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During the median follow-up period of 24 months (range; 1–144 months), three patients developed locoregional failure, with chest wall recurrence in one patient and other two being relapse in supraclavicular area. Different sites of recurrence/metastases either alone or in combination are shown in [Table 4]a. Six patients (11.3%) were metastatic at presentation and other 12 patients metastasized later. Overall frequency of various metastatic sites is shown in [Table 4]b. At the time of closure of study, 23 patients were dead and thirty were alive and they continued with follow-up.
Table 4a: Site of metastases (n=53)

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Table 4b: Overall frequency of metastatic sites* (n=53)

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  Discussion Top


In our study, median age of diagnosis was 60 years while a median age of approximately 68 years was reported by other studies. A lower mean age can be possibly due to the low life-expectancy of our society. The greatest incidence occurs 5–10 years later in males than in females.[16],[17] Histopathological differences between men and women are due to the lack of classic lobular structure in men. Infiltrated ductal carcinoma (IDC) is the most frequently seen MBC and it accounts for 85%–90% of all MBCs.[18] In our study, all cases (100%) were IDC. We had no patients with DCIS possibly because in our environment patient are usually referred late to a health center till they do not have main complaints. In addition, breast cancer is considered a cancer specific to females, so clinical suspicion remains very low in initial stages. Factors associated with the development of MBC include genetics and family history, alterations of the estrogen to androgen ratio, and some primary testicular conditions (such as cryptorchidism, testicular trauma, orchitis, and epididymitis). In males, most cases of breast cancer are sporadic, but a familial form exists where an increased risk of developing breast cancer is seen in both men and women.[19] In our study, four cases (7.5%) had positive family history of breast cancer in first-degree relative. We could not comment upon genetic mutations because none of our patients were assessed for BRCA-1/BRCA-2 mutations. Risk factors such as use of estrogen or testosterone, hepatic dysfunction, obesity, marijuana use, thyroid disease, or an inherited condition, such as Klinefelter syndrome, are considered to be due to altered estrogen to androgen ratio associated with these conditions. Klinefelter syndrome is a rare condition resulting from the inheritance of an additional X chromosome.[20] In our series, 17 patients had sedentary lifestyle, six patients were obese (grade I to grade II obesity), and history of testicular trauma was present in three patients. However, there were no patients with clinical Klinefelter syndrome or previous chest wall radiation in our study. A possible explanation to increased risk of MBC in patients with primary testicular conditions is due to lower androgen production, resulting in a higher than normal estrogen to androgen ratio. Mostly, patients of MBC present with a unilateral firm slightly irregular, painless, or minimally tender subareolar mass. Nipple involvement is rare and there is a slight left-sided predilection with a left to right ratio of 1.07:1.[21] In our study, most cases presented with breast lump (73.6%) with left-sided involvement seen in 52.8% of patients. In 43.4% of cases, tumor was localized in the central retroareolar region, followed by upper outer quadrant in 32%. In males, breast cancer tends to present in advanced stages than in females.[22] In the present study, 52.7% of patients were in stage III (IIIA 11.3%, IIIB 18.8%, and IIIC 22.6%) and 11.3% were in stage IV. As is clear, most of our patients were in advanced stage of disease and thus emphasizing the need for greater attention and awareness for risk identification to ensure early detection of cases. There is always a delay in male patients since the first symptom until they seek medical advice, which results in an advanced stage of disease presentation. It may be because breast cancer is considered primarily a disease of females, and its diagnosis in a male is often met with a sense of disbelief.[23] MBCs have high rates of hormone-receptor expression. According to various studies, approximately 90% of MBCs express the ER and 81% express the PR. In our study, among the patients analyzed for ER/PR (31 patients), ER was positive in 83.8% (26 patients) and PR in 77.4% (24 patients). While PR frequency was close to that reported in the literature, the ER ratio was slightly lower. Breast cancer in males is significantly more likely to express hormone receptors than in females, even after adjustment for tumor stage, grade, and patient age.[14],[24] In MBC, the her2-neu proto-oncogene is less likely to be overexpressed than in females. In a recent study, only 5% patients of MBCs overexpressed her2-neu.[25],[26] In our study, two patients were positive for her2-neu proto-oncogene though it was tested in 25 patients only, accounting for a total of 8% positivity. Initial studies have found equivalent rates of her2-neu overexpression between male and female breast cancers.[27] However, those studies were performed before improved standardization of methodology and probably overestimated her2-neu overexpression. We also confirmed that triple-negative cancers are rare among men, with only three cases (12%) in our series. Surgical excision is the mainstay treatment for MBC and MRM with axillary lymph node dissection, or sentinel node biopsy is treatment of choice. Previously, most patients were treated with radical mastectomy, but retrospective studies showed that the outcome for men is equally good when treated with less invasive surgery.[28] Larger studies from female breast cancer patients also support the use of MRM over radical mastectomy.[29] In our study, MRM was performed in 75.4% of the patients; lumpectomy with AS in 13.2% and 11.3% underwent biopsy only. None of our patients received neoadjuvant chemotherapy. Recommendations for adjuvant chemotherapy are based on benefits that have been observed in clinical trials performed in women. There is strong evidence of data supporting the use of adjuvant chemotherapy in women;[30] however, there is little information on the effectiveness of adjuvant chemotherapy in men. Retrospective studies have supported the use of adjuvant chemotherapy to lower the risk for recurrence in men.[31] In our study, chemotherapy was received by 86.7% of patients; 69.8% as adjuvant and 16.9% as palliative. Postoperative radiotherapy is an important part of adjuvant treatment and does achieve local control, but no effect is observed on survival.[32] To determine which male patients would derive benefit from adjuvant radiation, Perkins et al. studied a series of 142 MBC patients treated at The University of Texas M. D. Anderson Cancer Center.[33] Their results showed locoregional failure in 18% of patients, with chest wall and supraclavicular areas being most common sites of relapse. Predictors of local regional failure included margin status, tumor size, and the number of involved axillary lymph nodes. In the present study, adjuvant radiotherapy was used in 42 patients (79.2%) with indication as positive nodes, tumor size more than 5 cm, patients undergone lumpectomy, or those with positive resection margins. However, on follow-up, we observed locoregional recurrence in three patients. Two patients recurred in supraclavicular area and one developed chest wall recurrence, and all the three had received radiation to chest wall with drainage sites. Adjuvant hormonal therapy has a role in patients of MBC with hormone receptor-positive tumors. In retrospective series, a reduced risk of breast cancer recurrence and death has been observed by use of tamoxifen in the adjuvant setting.[34] Furthermore, in the metastatic disease, tamoxifen has shown activity against MBC. In the present study, tamoxifen was given to 39.6% of patients and letrozole was received by 3.7%. We had only two patients with positive her2-neu, but none received trastuzumab.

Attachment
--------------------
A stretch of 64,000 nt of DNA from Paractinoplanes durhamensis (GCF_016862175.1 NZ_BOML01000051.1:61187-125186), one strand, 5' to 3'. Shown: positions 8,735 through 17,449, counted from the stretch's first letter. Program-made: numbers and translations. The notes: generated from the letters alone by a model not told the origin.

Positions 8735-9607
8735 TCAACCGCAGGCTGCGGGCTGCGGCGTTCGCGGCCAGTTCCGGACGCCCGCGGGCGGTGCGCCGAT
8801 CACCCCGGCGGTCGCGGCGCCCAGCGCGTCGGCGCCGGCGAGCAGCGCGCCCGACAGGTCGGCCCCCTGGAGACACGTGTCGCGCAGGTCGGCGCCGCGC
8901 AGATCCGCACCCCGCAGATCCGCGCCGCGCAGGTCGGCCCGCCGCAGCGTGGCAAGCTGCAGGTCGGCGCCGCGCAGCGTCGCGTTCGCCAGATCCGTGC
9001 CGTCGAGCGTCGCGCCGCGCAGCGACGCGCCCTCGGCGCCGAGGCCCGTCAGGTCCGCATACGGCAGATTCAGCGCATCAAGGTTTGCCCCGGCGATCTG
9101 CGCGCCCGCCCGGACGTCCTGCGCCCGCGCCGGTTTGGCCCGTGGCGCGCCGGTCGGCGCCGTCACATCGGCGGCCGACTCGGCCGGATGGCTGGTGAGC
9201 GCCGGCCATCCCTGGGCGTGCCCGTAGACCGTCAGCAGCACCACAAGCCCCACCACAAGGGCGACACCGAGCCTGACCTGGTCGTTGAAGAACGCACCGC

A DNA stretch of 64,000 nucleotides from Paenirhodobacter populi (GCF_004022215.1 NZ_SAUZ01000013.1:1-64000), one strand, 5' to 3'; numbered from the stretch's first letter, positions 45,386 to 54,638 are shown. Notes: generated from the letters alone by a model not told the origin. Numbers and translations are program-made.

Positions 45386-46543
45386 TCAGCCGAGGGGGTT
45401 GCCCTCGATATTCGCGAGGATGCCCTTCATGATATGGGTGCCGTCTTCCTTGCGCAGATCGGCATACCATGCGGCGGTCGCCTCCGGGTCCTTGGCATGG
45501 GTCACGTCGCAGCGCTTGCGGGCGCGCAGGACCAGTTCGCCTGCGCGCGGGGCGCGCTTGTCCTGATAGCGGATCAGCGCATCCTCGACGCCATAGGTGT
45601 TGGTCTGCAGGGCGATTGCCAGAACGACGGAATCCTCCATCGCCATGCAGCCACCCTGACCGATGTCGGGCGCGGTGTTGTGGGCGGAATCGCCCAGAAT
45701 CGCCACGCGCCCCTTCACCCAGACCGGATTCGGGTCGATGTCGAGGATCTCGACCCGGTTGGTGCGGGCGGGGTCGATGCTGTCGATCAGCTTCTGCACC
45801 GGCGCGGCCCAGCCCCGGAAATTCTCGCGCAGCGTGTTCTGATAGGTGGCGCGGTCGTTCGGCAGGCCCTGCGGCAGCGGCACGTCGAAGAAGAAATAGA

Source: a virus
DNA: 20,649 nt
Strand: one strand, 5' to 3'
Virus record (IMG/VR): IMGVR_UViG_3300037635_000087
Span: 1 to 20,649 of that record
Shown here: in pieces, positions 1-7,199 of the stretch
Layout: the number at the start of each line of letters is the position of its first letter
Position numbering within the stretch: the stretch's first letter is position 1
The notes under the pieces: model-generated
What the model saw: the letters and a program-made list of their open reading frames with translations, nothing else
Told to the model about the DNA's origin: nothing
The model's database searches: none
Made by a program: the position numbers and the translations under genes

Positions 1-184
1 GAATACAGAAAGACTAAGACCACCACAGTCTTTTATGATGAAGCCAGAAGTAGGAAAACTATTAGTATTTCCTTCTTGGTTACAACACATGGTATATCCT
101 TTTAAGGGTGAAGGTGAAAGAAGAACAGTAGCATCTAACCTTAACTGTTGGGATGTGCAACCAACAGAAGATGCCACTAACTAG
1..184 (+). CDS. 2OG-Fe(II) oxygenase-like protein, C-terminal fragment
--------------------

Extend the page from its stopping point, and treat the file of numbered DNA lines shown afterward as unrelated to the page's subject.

Conclusion Top


MBC is a rare disease and occurs in elderly people. Most of our patients had advanced stage of disease probably because they reported late to health care center after having initial symptoms. This should be looked with great concern and there is need for educating the people about this rare disease and increase their awareness regarding the risk factors associated. In many ways, it is similar to female breast carcinoma but with some distinct differences such as much rarer lobular histology, and we did not encounter any patient of lobular carcinoma. Treatment failure is common feature and bone being the most common site of relapse. Hormone receptor positivity is very common.

Financial support and sponsorship

Nil.

Conflicts of interest

There are no conflicts of interest.

 
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  [Table 1], [Table 2], [Table 3], [Table 4], [Table 5]